Three methods to quickly shorten the lead time in the offices

By Pascal Pollet, Sirris – 13th of January 2018

The importance of office processes such as drawing up a tender layout, order processing, engineering, work preparation and planning is often underestimated in production companies. However, these processes have a big impact. The lead times in the office processes often represent 30-50% of the total lead time and often determine a quarter of the costs. Moreover, the reaction speed in the office has a major impact on the success rate of tenders.

In recent years many companies have invested in digital tools such as ERP, CAD / CAM and PLM, to support the internal processes. Digitization has helped to offer an ever-expanding range, but it has often not succeeded in drastically shortening the lead time. For example, it is typical that more than 95% of the lead time still consists of waiting time. Furthermore, people are commonly working on an order less than 5% of the time. So clearly there is still room for improvement. A number of organizational measures often prove sufficient to shorten the lead time in the office by 50 to 80%.


Rethink the processes with the focus on speed

Many office processes are unnecessarily complex and fragmented over several people. As a result of a number of simple interventions, the number of handovers can often be limited so that the lead time can decrease quickly. A classic example is a check of the creditworthiness for which an order form sometimes passes through the financial department. However, a check on creditworthiness is a simple operation that can quickly be taught to other employees in the process.

Linking the process parallel to the office steps instead of a sequential outcome is also a powerful tool in shortening the lead time. In some cases it is possible for example, to purchase the items with a long delivery time in parallel with the work preparation, instead of waiting for the complete work preparation.

Different types of order deserve a different process run. For example, simple orders can often be handled in fewer steps than complex or new orders. By not pushing all orders through the same process, the resources are less burdened and the lead time is shortened at the same time.


Provide correct information at the source

In office processes everything is dependent on correct information. With custom-made products, the order forms are often unclear, incomplete, or even exist of impossible product combinations, which means that a lot of valuable time is lost. Such problems arise, among other things, when Sales or the clients deliver the orders without regard for the order processors. Sometimes, due to the long delivery times, clients deliberately send out order forms with incomplete information too early, in order to reserve a production spot for their customer.

This is often a difficult problem to get under control, but it still pays dividends to tackle it. Depending on the nature of the problem, different solutions emerge. Either move the checks and the responsibility for the correctness of the order forms as close as possible to the source of the errors (sales and client network), use standardized order forms and checklists with fixed entry fields and provide good product training for Sales. In the case of technically complex products, sales people should call in the technical specialists at an early stage in order to prevent later problems.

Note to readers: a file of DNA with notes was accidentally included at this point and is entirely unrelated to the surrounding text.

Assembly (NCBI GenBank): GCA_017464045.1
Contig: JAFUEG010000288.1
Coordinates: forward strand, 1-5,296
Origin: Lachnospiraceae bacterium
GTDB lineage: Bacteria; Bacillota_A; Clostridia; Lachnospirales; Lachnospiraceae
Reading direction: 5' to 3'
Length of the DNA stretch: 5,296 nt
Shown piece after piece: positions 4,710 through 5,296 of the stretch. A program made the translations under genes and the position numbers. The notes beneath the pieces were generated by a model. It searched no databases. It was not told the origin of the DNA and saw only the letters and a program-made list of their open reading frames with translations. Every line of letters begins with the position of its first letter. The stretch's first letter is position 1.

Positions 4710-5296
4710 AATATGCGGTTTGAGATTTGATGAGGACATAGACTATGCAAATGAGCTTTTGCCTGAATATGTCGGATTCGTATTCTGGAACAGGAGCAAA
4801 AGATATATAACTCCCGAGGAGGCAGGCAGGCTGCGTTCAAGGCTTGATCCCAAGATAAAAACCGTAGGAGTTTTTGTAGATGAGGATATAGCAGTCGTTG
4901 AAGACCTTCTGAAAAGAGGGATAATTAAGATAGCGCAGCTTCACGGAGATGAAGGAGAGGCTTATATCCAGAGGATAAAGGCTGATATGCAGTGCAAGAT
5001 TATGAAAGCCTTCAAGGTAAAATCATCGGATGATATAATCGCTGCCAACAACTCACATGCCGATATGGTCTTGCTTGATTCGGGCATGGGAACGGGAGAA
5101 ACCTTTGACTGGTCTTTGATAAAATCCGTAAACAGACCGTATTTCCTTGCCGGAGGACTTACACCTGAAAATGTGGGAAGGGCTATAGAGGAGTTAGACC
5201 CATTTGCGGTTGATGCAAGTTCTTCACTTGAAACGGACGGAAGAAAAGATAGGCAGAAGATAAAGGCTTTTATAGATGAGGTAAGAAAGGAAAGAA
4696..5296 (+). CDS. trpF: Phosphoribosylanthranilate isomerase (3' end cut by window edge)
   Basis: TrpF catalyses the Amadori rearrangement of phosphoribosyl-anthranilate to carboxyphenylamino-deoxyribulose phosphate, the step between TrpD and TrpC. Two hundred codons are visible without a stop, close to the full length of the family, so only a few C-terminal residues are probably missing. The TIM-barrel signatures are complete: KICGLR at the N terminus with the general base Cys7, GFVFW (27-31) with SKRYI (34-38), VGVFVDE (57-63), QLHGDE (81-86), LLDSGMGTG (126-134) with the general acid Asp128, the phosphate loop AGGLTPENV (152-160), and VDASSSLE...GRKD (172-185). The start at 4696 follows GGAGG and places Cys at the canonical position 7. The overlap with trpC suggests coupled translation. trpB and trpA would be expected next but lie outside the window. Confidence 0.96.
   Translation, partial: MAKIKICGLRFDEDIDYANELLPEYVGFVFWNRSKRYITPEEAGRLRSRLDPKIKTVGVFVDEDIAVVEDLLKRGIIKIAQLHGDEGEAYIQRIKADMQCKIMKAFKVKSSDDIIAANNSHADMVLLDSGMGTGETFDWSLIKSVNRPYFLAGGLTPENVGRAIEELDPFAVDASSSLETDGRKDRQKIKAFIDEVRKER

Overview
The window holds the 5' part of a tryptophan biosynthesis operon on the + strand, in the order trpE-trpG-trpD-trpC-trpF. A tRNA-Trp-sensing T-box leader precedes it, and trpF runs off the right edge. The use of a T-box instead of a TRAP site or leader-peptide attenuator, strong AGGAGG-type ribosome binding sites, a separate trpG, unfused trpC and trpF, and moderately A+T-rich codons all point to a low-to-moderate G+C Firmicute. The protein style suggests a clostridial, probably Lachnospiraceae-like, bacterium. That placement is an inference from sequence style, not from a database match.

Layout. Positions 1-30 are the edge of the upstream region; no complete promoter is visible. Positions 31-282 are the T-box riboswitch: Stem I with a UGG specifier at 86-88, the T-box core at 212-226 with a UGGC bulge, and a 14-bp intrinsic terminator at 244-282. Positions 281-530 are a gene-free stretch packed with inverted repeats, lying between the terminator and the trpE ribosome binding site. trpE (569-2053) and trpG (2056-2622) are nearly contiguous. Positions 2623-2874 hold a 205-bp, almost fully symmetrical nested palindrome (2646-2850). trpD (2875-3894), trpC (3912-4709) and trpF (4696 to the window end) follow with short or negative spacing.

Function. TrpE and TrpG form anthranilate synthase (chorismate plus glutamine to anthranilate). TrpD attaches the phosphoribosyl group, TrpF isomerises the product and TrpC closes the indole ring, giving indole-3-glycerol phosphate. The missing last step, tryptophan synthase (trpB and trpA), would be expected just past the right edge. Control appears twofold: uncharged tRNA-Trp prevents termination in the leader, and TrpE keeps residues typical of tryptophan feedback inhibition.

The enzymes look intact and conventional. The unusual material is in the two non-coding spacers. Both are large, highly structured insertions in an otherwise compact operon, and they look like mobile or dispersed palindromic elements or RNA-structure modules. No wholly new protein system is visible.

Cross-functional teams

Often the most powerful tool in shortening the office lead time is the creation of a cross-functional team, in which the various disciplines (order processing, planning, purchasing, sales, work preparation), are brought together in one team that is responsible for the entire process. In larger companies, it is often necessary to form several teams that are each specialized in a particular product segment.

The magic of such a team starts with the colocation: bringing the team members together in one location. For example, at the same table island. Due to the proximity of the team members, communication improves and the lead time can often be reduced by half.

In addition, a lot of attention must be paid to cross training. Through cross training, the number of handovers can be limited, the team members can assist each other and ideas come to improve the process itself through the broader understanding of the process.

In a classic functional organization, the main focus is on increasing the efficiency of the individual process steps. This typically results in sub-optimizations that undermine the whole. In order to avoid this, the attention of the teams must primarily be focused on shortening of the lead time. After all, the lead time is a good measurement of the quality of the cooperation within the team. Team members who work well together, balance the work better, make the work easier for each other and minimize the handover problems which leads to the reduction of the lead time. In order for such teams to succeed, the organizational structure must also be adjusted. The team members are no longer allowed to report to their old hierarchical lines, but they must all report to the same manager in order to break through the old departmental way of thinking.

Such cross-functional teams are a core element within Quick Reponse Manufacturing (QRM), where they are commonly known under the name of Quick Response Office Cells (Q-ROC’s). Quick Reponse Manufacturing is a production strategy for high mix / low volume production companies, who primarily focus on lead time reduction. By focusing on the lead time, the performance of the system can be optimized in its entirety and the undesired sub-optimizations can be avoided.